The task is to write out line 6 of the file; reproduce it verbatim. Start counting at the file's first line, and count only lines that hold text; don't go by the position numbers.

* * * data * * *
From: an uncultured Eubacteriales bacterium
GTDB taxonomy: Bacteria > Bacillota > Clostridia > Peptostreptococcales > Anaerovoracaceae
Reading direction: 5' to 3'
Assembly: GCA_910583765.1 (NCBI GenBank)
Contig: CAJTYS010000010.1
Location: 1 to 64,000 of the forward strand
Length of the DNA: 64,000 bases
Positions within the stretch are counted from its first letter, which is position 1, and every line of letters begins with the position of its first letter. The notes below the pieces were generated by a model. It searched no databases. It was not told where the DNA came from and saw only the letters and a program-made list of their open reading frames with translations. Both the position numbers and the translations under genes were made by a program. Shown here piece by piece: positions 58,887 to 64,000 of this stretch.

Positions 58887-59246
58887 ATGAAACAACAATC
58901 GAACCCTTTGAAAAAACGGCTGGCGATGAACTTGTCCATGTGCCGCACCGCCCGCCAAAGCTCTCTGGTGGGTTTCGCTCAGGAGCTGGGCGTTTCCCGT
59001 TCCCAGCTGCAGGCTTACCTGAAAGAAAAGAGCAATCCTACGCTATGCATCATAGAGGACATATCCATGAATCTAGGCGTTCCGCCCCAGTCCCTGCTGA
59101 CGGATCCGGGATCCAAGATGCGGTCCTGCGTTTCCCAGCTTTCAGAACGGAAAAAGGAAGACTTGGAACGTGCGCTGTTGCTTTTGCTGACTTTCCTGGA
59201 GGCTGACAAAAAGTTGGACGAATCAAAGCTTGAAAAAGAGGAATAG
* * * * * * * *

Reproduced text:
Location: 1 to 64,000 of the forward strand